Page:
And that takes us back to what you Shibley said earlier, being the weakest of links, Palestine is not necessarily the strongest of the 22 Arab entities in the Arab World, has never been, and probably never will be.

Omar H. Rahman: Khalil, do you mind if I jump in just to switch the conversation a little bit?

Khalil Jahshan: Sure.

Omar H. Rahman: Okay, because I’m hearing a common thread involving the competition between Arab States and the use of the Palestinian issue, but also Palestinian weakness. Is there a reason that we’ve seen the abandonment of the use of the Palestinian clause in terms of competition between States? Where does that weakness among Palestinians—obviously we know where it stems from—but are the Palestinians getting weaker in the sense of their ability to influence regional events as they once were? They were once a regional force and it stemmed from that, and that that weakness they’ve been kind of penned in and to the state building project and their ability to influence events in the region has dissipated. I mean, is that a consequence of that?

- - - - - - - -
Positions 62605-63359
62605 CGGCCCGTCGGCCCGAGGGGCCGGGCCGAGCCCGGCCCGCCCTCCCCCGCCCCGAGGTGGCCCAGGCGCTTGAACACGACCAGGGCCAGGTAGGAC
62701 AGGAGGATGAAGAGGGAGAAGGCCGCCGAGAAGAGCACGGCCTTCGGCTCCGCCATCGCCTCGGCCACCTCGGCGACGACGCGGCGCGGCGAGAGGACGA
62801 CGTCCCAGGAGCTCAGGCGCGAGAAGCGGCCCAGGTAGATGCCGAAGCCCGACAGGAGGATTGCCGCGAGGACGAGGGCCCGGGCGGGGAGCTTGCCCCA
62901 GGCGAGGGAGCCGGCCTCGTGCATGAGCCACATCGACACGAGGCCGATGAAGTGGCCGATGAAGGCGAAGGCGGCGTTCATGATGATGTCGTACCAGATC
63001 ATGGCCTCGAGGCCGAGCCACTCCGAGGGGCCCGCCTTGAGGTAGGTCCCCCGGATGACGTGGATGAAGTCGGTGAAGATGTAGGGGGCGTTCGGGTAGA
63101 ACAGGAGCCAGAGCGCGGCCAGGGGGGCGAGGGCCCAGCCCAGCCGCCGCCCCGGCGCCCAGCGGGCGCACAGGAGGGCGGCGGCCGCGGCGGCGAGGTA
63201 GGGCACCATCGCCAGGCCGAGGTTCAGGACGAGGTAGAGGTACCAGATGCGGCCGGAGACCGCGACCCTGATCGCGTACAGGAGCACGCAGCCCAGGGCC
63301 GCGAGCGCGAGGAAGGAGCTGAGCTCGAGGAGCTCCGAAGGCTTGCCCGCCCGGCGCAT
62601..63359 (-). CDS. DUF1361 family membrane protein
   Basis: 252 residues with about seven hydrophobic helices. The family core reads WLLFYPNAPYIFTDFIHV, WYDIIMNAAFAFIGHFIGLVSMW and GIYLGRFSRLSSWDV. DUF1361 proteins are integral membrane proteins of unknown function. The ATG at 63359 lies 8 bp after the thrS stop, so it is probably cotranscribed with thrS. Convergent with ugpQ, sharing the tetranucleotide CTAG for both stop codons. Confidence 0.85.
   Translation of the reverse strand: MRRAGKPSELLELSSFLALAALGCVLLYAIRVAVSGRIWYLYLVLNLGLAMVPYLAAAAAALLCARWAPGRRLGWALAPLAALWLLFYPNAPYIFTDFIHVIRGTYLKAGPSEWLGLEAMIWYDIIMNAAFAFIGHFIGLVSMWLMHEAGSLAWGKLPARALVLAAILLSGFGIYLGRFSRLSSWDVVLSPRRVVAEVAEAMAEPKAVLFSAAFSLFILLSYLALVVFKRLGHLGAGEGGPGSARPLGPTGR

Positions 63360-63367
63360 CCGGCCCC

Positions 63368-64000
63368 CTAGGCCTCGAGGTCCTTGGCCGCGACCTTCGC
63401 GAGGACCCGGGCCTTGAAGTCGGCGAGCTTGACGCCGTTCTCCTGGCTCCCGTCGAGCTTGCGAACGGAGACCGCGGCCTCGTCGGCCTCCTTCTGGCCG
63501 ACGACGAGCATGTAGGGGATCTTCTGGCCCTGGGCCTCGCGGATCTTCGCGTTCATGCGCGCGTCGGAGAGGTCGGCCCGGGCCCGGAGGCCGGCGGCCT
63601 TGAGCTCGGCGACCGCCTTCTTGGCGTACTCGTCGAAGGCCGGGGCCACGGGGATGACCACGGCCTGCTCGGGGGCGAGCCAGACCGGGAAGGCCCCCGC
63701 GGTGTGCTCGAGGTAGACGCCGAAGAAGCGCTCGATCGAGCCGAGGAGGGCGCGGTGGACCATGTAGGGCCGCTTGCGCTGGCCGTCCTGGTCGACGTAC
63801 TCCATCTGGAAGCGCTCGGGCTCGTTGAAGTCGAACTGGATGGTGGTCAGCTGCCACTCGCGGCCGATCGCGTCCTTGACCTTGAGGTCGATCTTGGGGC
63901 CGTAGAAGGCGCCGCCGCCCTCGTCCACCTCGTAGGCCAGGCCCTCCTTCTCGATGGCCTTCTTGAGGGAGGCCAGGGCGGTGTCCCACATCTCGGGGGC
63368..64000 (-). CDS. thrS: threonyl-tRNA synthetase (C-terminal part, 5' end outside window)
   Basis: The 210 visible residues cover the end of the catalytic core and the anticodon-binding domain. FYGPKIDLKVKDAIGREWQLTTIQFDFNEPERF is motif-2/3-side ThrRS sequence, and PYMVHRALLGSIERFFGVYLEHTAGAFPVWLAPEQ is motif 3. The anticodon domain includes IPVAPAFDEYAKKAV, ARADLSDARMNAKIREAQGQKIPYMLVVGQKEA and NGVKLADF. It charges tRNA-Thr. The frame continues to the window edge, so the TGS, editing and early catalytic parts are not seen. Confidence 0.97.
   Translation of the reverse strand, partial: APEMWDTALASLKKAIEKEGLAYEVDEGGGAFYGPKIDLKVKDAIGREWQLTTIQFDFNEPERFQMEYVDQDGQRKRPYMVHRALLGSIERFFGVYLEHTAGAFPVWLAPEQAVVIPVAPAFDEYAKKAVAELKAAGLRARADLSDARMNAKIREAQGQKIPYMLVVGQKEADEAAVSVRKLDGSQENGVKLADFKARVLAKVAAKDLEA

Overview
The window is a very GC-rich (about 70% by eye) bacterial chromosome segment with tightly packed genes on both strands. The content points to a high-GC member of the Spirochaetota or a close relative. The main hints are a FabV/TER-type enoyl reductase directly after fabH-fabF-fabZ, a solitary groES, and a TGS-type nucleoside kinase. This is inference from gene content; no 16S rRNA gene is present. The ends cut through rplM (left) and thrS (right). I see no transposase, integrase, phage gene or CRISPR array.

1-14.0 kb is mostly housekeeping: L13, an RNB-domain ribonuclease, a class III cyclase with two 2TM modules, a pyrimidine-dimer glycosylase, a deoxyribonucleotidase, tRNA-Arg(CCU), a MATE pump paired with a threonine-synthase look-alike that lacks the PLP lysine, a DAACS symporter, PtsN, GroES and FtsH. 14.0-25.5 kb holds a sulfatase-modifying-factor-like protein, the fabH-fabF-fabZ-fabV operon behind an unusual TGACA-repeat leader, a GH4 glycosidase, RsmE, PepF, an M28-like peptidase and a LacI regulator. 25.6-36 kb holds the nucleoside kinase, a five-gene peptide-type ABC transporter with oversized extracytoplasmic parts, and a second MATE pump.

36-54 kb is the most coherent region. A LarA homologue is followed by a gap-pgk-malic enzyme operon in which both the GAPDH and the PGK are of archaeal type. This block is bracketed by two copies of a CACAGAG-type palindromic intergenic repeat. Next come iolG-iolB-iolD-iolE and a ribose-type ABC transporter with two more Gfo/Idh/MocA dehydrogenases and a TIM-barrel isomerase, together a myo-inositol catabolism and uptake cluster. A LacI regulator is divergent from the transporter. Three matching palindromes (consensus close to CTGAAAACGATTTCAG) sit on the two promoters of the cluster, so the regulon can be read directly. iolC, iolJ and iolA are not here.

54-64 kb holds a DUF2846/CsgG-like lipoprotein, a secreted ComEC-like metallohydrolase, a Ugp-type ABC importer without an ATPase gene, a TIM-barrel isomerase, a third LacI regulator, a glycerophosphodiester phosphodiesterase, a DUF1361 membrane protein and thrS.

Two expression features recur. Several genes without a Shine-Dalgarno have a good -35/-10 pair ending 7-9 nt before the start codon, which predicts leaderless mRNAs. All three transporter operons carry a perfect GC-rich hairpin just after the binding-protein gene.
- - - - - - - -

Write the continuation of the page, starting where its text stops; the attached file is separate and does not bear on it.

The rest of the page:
And I just want to bring up one more point as we kind of transition. Again, I think the Palestinian national movement in its heyday in the ‘60s and ‘70s was led by a different group of people. It had a different kind of liberation movement to it. We’ve transitioned into something else, a state building project. We have bureaucrats and these kinds of people that maybe failed to inspire in the region. There are issues of corruption, issues of dysfunctional governance and all that kind of thing. What is the impact of all that; I want to get into that issue.

Mouin Rabbani: Could I maybe give a brief comment to that. Also to build a little on Khalil’s  previous comment, I think it’s fair to say that more or less until Oslo, Egypt and Camp David, of course being the very prominent exception, the Palestinian leadership was in a position to compel at least formal Arab support for its core demands and a kind of formal Arab unity that began, I think, to shift… first after the Gulf crisis of the early nineties, and even more so after Oslo.